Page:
Application of Bayesian Belief Networks to assess hydrogen gas retention hazards and equipment reliability in nuclear chemical plants

Conference paper

Ahmed, F. (2019). Application of Bayesian Belief Networks to assess hydrogen gas retention hazards and equipment reliability in nuclear chemical plants. IChemE Hazards 29 Conference. Birmingham, England 22 - 24 Nov 2020 IChemE.
AuthorsAhmed, F.
TypeConference paper
Conference presentation

Many nuclear waste reprocessing and storage plant processes result in the generation of hydrogen gas. Radiolysis of radioactive liquors and corrosion of metallic magnesium waste are the main mechanisms for generating hydrogen in such facilities. Corrosion products such as magnesium hydroxide sludge are also formed which require storage in transportable vessels. Demonstration of sufficient reliability of systems such as purge air and ventilation extract is therefore required to protect against releases of hydrogen. Factors affecting hydrogen ignition and removal in nuclear environments as well as the identification of appropriate hazard management strategies have been the key areas of research for decommissioning and reprocessing plants. However, a knowledge gap has been identified in terms of assessing the likelihood of hydrogen retention within the sludge and waste matrix resulting in a sudden release of the gas into a vessel ullage. Hydrogen gas retention and the potential for a sudden release are affected by numerous factors such as faults leading to adverse waste disturbance. As such an appropriate technique must be applied to analyse the uncertainty from this gas behaviour. Bayesian Belief Networks (BBN) is an emerging statistical technique which allows uncertainty and dependencies between multiple variables to be taken into account in a quantified risk assessment. A BBN analysis has been undertaken to determine the key factors that would lead to disturbance of the sludge waste and the subsequent sudden release of hydrogen into the ullage space of a process vessel. The results show that the key sensitivities are adverse disturbance of the vessel sludge waste caused by faults leading to uncontrolled movements and clashes of the vessel. The benefits of applying the BBN technique to assess reliability of the purge and ventilation extract systems against radiolytic hydrogen release have also been explored. The BBN model has shown to be particularly advantageous, as it has allowed input of probability distributions of the key variables, instead of single point values, thus providing an enhanced understanding of uncertainty. Furthermore, the BBN technique has allowed updating of the probability of a known variable given a particular condition of the other variables. This updating function has enabled the key sensitivities to be determined.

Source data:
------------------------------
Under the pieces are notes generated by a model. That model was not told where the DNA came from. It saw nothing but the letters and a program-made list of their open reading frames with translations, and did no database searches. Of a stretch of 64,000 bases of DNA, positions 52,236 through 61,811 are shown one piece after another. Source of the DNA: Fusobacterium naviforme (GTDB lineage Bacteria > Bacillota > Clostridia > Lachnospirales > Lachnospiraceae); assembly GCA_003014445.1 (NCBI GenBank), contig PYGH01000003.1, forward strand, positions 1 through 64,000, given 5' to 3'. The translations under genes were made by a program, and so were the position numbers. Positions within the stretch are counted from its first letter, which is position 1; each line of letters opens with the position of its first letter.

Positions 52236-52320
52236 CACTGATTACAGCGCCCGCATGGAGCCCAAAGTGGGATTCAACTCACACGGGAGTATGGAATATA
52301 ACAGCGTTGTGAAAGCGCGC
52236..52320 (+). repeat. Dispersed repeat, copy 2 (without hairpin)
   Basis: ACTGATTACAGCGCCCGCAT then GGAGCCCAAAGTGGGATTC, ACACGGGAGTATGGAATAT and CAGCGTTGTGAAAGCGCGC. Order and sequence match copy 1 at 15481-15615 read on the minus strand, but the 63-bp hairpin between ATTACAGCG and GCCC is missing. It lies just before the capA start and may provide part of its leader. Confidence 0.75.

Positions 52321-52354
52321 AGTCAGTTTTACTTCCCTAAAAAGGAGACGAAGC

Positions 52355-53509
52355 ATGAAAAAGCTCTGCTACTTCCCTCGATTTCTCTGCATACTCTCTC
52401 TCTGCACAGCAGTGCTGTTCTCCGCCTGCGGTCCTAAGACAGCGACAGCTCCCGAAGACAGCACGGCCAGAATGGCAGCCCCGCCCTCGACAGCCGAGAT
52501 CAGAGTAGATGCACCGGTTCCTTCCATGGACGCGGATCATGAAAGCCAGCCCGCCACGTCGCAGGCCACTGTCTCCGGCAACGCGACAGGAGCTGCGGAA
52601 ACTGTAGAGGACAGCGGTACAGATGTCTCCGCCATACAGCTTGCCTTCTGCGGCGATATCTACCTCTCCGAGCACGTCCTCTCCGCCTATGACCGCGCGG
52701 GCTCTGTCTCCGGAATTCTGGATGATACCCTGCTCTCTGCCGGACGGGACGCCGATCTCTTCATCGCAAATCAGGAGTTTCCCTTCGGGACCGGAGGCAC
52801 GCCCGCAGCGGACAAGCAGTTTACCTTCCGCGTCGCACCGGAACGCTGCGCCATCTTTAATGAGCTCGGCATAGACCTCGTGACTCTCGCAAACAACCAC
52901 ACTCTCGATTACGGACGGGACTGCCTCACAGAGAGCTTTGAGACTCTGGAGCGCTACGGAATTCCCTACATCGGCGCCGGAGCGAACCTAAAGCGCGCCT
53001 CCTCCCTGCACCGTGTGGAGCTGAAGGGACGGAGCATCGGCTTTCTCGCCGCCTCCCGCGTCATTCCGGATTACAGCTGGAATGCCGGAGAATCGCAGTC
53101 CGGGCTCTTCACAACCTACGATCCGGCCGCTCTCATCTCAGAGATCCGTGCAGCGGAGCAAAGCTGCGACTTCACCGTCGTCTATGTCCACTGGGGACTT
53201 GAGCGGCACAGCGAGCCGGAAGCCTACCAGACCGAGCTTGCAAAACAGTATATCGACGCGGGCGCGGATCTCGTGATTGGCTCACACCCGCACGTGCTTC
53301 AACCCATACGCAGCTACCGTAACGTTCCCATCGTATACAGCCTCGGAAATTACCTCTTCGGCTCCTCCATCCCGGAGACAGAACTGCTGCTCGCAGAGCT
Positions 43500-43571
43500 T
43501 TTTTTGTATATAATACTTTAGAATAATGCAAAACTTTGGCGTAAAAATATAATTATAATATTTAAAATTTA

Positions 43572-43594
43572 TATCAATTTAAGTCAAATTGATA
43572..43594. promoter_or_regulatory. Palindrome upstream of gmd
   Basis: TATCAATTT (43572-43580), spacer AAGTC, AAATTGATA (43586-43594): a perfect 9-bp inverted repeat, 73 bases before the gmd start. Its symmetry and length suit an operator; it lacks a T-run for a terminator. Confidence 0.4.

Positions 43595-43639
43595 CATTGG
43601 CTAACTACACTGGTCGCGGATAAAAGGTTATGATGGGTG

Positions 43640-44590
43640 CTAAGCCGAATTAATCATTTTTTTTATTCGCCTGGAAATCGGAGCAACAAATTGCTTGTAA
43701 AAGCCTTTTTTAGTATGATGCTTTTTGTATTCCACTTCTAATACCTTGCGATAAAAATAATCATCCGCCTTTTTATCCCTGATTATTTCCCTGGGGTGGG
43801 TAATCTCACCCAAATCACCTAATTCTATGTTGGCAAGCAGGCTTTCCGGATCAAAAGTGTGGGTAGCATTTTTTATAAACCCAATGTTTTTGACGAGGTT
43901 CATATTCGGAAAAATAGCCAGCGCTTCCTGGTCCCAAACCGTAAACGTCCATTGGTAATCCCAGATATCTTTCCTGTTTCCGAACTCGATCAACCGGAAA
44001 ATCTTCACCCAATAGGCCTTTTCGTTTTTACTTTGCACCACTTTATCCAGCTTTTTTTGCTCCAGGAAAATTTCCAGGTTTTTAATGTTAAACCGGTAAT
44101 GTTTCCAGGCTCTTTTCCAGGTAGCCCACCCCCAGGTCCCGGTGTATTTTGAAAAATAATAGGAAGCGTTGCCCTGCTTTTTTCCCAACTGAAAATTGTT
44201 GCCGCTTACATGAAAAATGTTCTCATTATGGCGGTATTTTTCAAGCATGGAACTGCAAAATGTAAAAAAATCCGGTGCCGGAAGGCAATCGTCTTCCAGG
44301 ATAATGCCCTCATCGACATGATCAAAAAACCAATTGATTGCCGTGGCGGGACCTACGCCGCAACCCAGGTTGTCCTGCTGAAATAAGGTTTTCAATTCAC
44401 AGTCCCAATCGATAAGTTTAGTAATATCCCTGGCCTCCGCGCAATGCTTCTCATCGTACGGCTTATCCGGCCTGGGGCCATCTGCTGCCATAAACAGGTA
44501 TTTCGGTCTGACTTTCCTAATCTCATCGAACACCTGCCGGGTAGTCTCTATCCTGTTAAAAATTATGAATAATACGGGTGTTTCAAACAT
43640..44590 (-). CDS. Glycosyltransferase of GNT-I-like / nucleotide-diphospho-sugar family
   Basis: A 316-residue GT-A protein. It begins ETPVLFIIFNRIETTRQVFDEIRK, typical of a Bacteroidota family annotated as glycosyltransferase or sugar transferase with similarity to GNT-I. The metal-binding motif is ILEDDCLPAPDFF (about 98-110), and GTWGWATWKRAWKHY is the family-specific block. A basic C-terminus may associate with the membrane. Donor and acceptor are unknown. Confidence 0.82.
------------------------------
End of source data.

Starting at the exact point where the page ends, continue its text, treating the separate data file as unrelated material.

KeywordsBayesian Belief Network, sudden release, hydrogen retention, compressed air, reliability
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Print22 May 2019
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Accepted04 Mar 2019
Deposited15 Dec 2020
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Quantified Risk and Uncertainty Analysis
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